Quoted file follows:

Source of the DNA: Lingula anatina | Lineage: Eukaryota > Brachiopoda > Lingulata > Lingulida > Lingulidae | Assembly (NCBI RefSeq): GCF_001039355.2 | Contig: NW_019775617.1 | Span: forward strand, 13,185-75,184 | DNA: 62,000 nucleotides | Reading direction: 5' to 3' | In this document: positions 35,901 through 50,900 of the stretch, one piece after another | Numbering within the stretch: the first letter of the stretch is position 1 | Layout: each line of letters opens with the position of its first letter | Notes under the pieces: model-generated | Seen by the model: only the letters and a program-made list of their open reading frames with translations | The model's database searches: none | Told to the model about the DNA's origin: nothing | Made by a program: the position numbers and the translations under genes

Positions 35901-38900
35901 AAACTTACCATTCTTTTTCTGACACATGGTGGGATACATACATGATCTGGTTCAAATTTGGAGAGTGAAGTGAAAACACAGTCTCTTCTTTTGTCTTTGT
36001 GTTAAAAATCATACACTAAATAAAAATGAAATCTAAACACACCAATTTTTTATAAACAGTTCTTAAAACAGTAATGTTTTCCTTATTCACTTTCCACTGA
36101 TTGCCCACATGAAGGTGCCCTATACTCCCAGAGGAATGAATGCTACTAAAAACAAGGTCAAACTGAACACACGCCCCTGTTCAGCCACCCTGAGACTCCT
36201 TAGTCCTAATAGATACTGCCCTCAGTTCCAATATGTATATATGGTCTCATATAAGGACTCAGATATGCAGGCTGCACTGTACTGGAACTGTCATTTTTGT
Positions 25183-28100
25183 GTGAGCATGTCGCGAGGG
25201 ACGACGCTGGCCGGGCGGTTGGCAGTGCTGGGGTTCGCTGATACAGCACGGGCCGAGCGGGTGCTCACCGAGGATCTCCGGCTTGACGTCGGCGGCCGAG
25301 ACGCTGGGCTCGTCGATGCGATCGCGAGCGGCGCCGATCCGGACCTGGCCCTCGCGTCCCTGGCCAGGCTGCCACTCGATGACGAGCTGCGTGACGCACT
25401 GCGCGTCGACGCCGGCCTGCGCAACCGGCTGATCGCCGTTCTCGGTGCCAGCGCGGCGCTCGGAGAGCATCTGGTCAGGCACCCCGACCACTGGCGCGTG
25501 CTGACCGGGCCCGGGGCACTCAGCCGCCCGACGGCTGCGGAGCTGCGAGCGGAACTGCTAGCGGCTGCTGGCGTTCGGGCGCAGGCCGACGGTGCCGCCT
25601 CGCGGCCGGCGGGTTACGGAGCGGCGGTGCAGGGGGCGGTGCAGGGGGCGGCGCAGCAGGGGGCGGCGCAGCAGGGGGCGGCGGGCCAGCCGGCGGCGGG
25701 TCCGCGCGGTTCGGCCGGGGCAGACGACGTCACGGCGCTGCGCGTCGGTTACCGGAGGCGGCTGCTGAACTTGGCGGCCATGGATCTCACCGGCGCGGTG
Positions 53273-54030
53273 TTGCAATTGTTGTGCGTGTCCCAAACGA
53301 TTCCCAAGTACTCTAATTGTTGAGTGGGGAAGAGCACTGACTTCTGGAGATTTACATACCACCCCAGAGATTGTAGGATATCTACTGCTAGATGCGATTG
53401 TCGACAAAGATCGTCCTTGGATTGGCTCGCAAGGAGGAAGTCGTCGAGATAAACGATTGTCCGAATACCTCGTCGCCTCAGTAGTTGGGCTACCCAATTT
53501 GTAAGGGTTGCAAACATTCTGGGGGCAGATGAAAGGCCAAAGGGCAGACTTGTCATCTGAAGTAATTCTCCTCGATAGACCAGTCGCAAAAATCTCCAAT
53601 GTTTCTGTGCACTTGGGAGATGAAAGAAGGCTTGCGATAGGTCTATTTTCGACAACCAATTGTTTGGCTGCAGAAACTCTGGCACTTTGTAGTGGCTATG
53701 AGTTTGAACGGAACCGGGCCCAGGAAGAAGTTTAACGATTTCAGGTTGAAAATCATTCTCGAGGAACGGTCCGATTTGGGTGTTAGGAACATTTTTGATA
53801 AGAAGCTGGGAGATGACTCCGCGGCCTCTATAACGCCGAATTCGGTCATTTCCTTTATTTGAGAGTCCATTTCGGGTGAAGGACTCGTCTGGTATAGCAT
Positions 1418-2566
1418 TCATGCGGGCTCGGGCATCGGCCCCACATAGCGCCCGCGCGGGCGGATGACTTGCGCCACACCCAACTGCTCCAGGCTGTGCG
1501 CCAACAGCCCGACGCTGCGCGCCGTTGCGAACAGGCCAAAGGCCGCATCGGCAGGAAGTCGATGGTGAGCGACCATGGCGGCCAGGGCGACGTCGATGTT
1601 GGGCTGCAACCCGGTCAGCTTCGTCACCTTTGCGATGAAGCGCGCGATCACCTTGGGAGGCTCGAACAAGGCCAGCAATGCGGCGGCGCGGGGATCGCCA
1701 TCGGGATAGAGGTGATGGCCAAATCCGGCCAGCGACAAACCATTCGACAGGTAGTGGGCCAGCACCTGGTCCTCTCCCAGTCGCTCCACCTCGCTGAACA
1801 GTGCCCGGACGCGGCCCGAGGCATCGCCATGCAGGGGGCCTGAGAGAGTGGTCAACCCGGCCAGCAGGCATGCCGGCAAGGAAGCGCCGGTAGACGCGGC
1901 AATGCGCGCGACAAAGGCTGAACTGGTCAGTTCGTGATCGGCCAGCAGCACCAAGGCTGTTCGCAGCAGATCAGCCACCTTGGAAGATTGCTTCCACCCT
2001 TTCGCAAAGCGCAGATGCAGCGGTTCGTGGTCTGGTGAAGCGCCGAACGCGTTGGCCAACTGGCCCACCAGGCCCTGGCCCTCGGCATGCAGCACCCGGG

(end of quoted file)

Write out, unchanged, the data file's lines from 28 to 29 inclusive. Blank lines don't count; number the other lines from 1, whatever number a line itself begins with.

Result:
1801 GTGCCCGGACGCGGCCCGAGGCATCGCCATGCAGGGGGCCTGAGAGAGTGGTCAACCCGGCCAGCAGGCATGCCGGCAAGGAAGCGCCGGTAGACGCGGC
1901 AATGCGCGCGACAAAGGCTGAACTGGTCAGTTCGTGATCGGCCAGCAGCACCAAGGCTGTTCGCAGCAGATCAGCCACCTTGGAAGATTGCTTCCACCCT